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Legal Information: New Jersey

Restraining Orders

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Updated: 
March 1, 2019

What types of restraining orders are there? How long do they last?

In New Jersey, there are two types of restraining orders:

Temporary restraining order (TRO)
When you file a complaint for a restraining order, you can ask for a temporary ex parte restraining order (TRO) to be issued immediately. A judge can grant you a TRO if s/he finds that it is necessary to protect your life, health, or well-being. The order will last until the hearing for a final restraining order, which is generally scheduled within 10 days.1 (An “ex parte” TRO means that the judge will make this decision based only on the information you provide, without the abuser being in court and without prior notice to him/her.)

If you cannot be physically present in court, a judge can issue a TRO upon:

  • your sworn testimony or complaint; or
  • upon the sworn testimony or complaint of a person who represents you if you are physically or mentally incapable of filing personally.

The judge must believe, however, that there are sufficiently urgent (exigent) circumstances to excuse your failure to appear personally in court.2

Note: If you need immediate protection when the courts are closed (regular courthouse hours are usually M - F, 8:30 am to 3:30 pm), you can:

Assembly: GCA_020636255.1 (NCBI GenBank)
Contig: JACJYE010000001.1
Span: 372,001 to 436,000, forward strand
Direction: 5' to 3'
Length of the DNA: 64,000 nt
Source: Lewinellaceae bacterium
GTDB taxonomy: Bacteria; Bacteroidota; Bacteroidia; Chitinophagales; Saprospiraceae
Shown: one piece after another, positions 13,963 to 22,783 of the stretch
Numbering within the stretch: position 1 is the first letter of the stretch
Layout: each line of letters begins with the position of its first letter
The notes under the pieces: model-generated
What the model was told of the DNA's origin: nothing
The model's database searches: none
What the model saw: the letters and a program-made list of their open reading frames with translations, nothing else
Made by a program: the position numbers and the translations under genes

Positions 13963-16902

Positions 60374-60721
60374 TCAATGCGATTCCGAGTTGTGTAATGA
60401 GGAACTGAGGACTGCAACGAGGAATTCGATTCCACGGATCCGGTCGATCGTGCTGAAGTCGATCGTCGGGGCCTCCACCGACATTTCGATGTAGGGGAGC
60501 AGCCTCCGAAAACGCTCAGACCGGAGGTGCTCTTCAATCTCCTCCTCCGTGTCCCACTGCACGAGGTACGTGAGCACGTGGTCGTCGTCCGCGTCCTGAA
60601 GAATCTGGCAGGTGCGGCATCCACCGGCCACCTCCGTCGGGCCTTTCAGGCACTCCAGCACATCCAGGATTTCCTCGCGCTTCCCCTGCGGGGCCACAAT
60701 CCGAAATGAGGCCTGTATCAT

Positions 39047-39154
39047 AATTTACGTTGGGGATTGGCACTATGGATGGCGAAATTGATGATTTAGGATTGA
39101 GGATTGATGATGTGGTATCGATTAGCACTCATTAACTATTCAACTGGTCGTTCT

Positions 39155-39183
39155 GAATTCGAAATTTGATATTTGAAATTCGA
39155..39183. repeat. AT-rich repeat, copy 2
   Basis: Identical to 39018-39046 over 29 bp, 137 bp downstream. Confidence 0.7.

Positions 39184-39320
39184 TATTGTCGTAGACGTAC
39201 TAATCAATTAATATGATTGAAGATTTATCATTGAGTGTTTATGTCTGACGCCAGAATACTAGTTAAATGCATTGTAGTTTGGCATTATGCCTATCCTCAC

• file at the municipal court (if it is open); or
  • call your local police department or 911.3

Generally, there is an “on call” municipal court judge who can issue you a TRO and schedule the court date for the final restraining order hearing. If a municipal judge denies you the TRO, you can re-file your petition in the Family Part of the Chancery Division of the Superior Court when the court reopens based on the same incident.3

Final restraining order
After a hearing in which you both have an opportunity to tell your side of the story through testimony, evidence, and witnesses, a judge can grant you a final restraining order. A final restraining order has no end date and can last forever – or until one of one of the parties files a legal motion in court asking the judge to end or modify (change) the order and the judge agrees.4

1 N.J. Stat. §§ 2C:25-28(a),(f); 2C:25-29(a)
2 N.J. Stat. § 2C:25-28(h)
3 N.J. Stat. § 2C:25-28(f),(i)
4 N.J. Stat. § 2C:25-29(d)